standing of the importance for both accurate enumeration of
LSTV and communication to the referring clinician will help
to avoid such dreaded complications as wrong-level spine

We thank Alissa Burge, MD, for her medical illustrations and
Fig 16. Degeneration of an anomalous articulation in an 84-year-old woman. Axial
Damon J. Spitz, MD, and Tal Rencus, MD, for their contribu-
T1-weighted image demonstrates marked degeneration of the anomalous articulation on
the right (white arrow) in a patient with a Castellvi type IIb LSTV. tions to this article.

tional joint and fail conservative treatment. If the pain source References
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Fig 17. Wrong-level spine surgery in a 55-year-old woman. A,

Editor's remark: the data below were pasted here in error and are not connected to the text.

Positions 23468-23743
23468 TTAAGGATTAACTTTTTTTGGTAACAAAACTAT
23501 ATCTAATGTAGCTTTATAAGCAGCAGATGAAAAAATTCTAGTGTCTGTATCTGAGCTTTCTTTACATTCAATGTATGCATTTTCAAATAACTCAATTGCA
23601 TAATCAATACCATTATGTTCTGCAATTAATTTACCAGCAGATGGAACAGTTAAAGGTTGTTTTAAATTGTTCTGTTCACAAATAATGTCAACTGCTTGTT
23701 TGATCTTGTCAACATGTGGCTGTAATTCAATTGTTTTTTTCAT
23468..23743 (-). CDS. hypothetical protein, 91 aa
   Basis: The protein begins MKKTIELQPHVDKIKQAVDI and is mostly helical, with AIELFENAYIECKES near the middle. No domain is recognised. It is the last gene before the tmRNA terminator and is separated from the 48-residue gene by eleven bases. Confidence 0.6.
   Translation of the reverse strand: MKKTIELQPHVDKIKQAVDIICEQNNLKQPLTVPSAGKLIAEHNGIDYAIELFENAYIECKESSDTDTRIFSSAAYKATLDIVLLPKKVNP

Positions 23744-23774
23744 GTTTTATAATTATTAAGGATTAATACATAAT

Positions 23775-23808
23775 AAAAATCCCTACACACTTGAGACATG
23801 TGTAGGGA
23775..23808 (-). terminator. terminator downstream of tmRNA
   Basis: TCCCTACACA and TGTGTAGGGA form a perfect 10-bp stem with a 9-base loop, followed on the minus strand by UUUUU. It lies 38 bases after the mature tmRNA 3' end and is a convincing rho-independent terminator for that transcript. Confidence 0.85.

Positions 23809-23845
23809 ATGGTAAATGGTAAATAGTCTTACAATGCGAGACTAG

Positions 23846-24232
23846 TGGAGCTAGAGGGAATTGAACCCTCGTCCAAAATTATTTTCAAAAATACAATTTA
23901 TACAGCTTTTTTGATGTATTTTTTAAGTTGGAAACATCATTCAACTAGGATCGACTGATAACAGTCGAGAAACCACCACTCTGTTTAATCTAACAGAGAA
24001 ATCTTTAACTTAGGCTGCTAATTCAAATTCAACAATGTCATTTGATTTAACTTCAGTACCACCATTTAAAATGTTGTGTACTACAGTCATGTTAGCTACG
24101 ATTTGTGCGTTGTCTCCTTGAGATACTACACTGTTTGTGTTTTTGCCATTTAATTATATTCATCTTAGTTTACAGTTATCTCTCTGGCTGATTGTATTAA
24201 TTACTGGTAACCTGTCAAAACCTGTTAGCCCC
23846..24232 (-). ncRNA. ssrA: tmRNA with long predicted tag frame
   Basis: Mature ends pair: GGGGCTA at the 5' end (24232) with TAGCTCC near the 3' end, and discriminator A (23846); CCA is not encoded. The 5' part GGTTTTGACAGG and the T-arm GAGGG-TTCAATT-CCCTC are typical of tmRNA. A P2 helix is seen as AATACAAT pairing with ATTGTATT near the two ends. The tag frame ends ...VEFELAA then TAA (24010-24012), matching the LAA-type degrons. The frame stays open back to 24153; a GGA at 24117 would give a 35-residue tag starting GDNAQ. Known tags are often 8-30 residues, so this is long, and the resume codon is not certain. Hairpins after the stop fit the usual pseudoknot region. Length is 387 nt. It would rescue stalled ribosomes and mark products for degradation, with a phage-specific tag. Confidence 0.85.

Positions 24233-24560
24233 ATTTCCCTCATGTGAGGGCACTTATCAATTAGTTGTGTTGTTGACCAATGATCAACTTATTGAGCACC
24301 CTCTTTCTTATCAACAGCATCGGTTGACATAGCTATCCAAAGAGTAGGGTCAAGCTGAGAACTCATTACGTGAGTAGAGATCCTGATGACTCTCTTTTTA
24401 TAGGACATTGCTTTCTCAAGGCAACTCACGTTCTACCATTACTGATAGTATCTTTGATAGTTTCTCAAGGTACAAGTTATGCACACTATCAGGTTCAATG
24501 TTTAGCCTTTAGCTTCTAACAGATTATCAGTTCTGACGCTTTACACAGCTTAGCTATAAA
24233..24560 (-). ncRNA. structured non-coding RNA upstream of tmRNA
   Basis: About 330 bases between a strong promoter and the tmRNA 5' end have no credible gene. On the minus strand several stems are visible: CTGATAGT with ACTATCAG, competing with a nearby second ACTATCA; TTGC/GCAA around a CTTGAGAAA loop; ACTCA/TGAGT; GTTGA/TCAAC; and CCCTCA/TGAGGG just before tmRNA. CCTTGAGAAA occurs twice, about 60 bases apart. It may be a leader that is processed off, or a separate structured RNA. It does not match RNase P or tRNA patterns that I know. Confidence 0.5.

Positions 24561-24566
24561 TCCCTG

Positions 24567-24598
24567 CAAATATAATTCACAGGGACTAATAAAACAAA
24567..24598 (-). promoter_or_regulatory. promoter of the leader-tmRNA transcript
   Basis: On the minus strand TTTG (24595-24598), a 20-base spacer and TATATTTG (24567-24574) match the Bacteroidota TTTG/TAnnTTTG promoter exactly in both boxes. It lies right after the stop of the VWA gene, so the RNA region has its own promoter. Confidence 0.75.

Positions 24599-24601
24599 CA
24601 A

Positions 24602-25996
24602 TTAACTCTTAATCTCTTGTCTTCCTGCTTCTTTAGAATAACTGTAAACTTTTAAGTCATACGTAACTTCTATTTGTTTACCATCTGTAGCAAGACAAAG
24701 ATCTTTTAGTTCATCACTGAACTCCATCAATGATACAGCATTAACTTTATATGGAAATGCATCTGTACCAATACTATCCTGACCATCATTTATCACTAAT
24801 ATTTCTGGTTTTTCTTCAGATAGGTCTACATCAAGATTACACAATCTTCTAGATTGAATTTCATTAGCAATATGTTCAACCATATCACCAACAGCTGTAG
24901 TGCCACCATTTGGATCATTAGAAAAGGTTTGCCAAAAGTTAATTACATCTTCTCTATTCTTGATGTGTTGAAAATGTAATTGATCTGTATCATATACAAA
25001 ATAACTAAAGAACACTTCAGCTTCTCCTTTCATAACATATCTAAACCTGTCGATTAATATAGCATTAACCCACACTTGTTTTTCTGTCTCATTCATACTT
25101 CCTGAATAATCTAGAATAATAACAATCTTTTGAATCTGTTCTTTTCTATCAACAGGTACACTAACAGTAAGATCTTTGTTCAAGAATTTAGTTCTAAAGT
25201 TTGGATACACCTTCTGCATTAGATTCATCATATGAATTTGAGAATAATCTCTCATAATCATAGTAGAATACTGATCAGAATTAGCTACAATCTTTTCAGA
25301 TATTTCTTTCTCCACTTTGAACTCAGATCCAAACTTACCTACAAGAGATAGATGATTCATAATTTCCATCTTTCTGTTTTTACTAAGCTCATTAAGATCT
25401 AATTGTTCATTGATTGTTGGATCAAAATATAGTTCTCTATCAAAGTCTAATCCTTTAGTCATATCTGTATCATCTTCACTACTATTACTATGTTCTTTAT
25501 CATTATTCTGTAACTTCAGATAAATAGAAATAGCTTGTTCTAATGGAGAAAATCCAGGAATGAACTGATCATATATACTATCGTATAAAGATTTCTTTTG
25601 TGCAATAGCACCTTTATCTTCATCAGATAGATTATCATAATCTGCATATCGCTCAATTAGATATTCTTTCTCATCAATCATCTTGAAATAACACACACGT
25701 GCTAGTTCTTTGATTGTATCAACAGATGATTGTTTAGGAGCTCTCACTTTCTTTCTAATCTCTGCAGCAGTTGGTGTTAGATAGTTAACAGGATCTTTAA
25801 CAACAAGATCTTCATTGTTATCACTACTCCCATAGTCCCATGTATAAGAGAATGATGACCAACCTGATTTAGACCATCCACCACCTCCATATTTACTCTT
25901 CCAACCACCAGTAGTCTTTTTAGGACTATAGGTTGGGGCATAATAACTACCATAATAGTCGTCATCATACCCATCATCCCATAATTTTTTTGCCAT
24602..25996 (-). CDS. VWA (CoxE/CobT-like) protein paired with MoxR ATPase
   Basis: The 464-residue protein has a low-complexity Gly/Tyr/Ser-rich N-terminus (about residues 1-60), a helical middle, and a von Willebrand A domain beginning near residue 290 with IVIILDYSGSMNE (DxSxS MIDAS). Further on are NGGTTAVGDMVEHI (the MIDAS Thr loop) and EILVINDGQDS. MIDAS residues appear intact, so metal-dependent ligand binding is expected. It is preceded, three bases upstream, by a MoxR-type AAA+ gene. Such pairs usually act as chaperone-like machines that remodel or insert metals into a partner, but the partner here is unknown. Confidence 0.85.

Intraoperative radiograph demonstrates a localization device
at what was believed to be the L3-L4 level based on misin-
terpretation of a sacralized L5 vertebral body (black arrow) as
S1. B, Correlation with preoperative sagittal T2-weighted MR
image better reveals the presence of the LSTV (white arrow)
and, if used in combination with the intraoperative films,
would have helped to avoid this surgical complication.

8 Konin 兩 AJNR ● 兩 ● 2010 兩

Fig 18. Injection of an anomalous articulation in a 48-year-
old woman with right-sided low back pain and a Castellvi
type IIa LSTV. A and B, Fluoroscopic spot images demon-
strate degeneration of the anomalous articulation (arrow, A)
and needle placement within the anomalous articulation for
injection of anesthetic and corticosteroid (B).